Compared with other states, Michigan's tax burden is low - and getting lower

Don’t believe us? Check out the Michigan Tax Time Machine.

Turn the clock back to 1977. Michigan manufacturing jobs were plentiful. Wages were high. So were taxes. Back then, Michigan had the 13th highest per capita tax burden in the nation. State and local taxes in 1977 were $261 (or 9 percent) higher than the national average.

By 2014, Michigan’s per capita tax burden was $900 (or 19 percent) below the national average. State and local taxes as a percentage of personal income were 16 percent below the national average.

It may not seem like it (for reasons we’ll show later), but Michigan’s total tax burden is now among the lowest in the nation. Thirty-four states have higher tax per capita and higher taxes as a percentage of personal income.  

Want more details? See our “Michigan Tax Burden Trends” chart below, and our methodology.

Michigan Tax Burden Trends

Source: Tax Policy Center data, downloadable here:

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John Saari
Tue, 05/09/2017 - 9:30am

In a successful civilization we do not let anyone lack in food, housing, healthcare, and education. We that can afford it must pay for it. No country produces more than the USA. Those that produce the most should be the richest and pay the most in taxes.

Richard Cole
Tue, 05/09/2017 - 10:14am

The work of the Bridge team continues to amaze, impress and inspire me. It makes my voluntary subscription fee feel like a pittance compared to the tremendous value you add to my life. Thanks again.

Paul DuBois
Tue, 05/09/2017 - 1:19pm

The real question to me is not our tax rate or where we place compared to other states. The real question is what do we get for those taxes? If we have low taxes and lousy schools terrible roads, a lack of parks and scant law enforcement what is the point?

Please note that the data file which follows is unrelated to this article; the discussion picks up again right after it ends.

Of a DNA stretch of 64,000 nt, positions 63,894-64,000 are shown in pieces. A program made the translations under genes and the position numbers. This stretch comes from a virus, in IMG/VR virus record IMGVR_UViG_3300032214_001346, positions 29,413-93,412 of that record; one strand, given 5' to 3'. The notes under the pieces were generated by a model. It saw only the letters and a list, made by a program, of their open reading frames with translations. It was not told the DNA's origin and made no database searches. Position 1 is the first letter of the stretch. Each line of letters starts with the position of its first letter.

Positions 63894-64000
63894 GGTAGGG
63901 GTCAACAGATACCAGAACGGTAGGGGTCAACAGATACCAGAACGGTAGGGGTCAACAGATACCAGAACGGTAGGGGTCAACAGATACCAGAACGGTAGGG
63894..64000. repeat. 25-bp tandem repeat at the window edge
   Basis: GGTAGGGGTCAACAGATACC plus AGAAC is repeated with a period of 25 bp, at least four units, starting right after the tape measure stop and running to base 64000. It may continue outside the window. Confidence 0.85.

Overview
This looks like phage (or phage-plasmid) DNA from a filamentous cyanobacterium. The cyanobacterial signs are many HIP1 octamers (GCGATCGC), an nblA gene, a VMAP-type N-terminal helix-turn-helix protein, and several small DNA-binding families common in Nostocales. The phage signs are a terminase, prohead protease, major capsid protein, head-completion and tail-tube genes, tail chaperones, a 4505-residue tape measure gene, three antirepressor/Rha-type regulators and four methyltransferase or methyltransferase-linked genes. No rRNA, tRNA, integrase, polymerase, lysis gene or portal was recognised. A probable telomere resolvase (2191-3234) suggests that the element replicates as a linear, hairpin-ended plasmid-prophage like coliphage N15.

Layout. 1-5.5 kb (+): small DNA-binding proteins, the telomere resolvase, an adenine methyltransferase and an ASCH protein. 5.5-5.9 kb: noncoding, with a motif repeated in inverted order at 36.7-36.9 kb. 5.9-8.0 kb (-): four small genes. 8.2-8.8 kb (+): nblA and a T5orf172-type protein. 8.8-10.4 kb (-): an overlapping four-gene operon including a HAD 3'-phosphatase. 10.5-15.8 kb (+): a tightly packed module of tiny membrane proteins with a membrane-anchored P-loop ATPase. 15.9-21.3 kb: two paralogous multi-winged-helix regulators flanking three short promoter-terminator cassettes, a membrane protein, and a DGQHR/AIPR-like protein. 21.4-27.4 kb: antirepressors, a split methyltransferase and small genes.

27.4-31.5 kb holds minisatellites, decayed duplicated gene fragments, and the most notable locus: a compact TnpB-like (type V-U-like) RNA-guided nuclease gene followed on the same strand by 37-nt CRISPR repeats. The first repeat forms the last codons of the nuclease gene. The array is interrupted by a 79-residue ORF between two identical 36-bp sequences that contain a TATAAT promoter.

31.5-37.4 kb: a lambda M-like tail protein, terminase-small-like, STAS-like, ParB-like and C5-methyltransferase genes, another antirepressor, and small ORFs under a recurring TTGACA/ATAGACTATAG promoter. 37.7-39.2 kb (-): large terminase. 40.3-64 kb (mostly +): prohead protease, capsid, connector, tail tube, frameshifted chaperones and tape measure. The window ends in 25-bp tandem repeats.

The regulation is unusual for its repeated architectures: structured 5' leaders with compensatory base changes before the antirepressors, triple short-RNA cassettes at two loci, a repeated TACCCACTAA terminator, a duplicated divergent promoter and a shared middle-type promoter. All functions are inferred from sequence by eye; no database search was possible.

Craig Ellis
Wed, 05/10/2017 - 8:48am

This analysis is flawed by two issues. First, you do not account for currency devaluation between 1977 and 2014. In 1968, a very nice car cost $3500. In 1978, that same car cost $12,000. Over the following 20 years, Michigan went from principally a single-breadwinner state to a dual-breadwinner state in order to survive the loss in purchasing power. Second, BECAUSE of the transfer of wealth from private to public via devaluation, capital sought other national and global locations to engage in production. Michigan lost jobs and population at a staggering rate although government spending at state and local levels NEVER declined. Despite your assertions, overall tax burden climbed to cover the spending. License fees, deduction reversion, and relentless property tax valuation increases combined to draw an ever greater proportion of wealth out of private hands. Finally, THE issue with all government spending at all levels is that it is 100% consumption; none is "investment" spending that produces a return in future years.

Your analysis is neither scholarly or thoughtful. I don't know the point of it, but it certainly does not help Michiganders understand why the state fails to prosper.

Robert J. Kleine
Mon, 05/15/2017 - 9:29am

First, it is not true that all government spending is consumption. Spending on infrastructure such as the interstate highway system, airports, water and sewer, etc. are necessary for economic growth. Also, research and development spending provides benefits for the private sector. The internet came from research done by the Department of Defense. You need to read to read Felix Rohatyn's book, Bold Endeavors: How Our Government Built America, and Why It Must Rebuild Now.
Second, the best way to measure the tax burden is as a share of personal income. In 1978 state taxes were about 9.5% of personal income, today they are about 6.5%. Michigan has the lowest state and local taxes in the Great Lakes region. We also have the worst roads, poorest education system, sixth highest college tuition in the nation, more local governments in fiscal distress than any state, and second lowest per capita income in the region.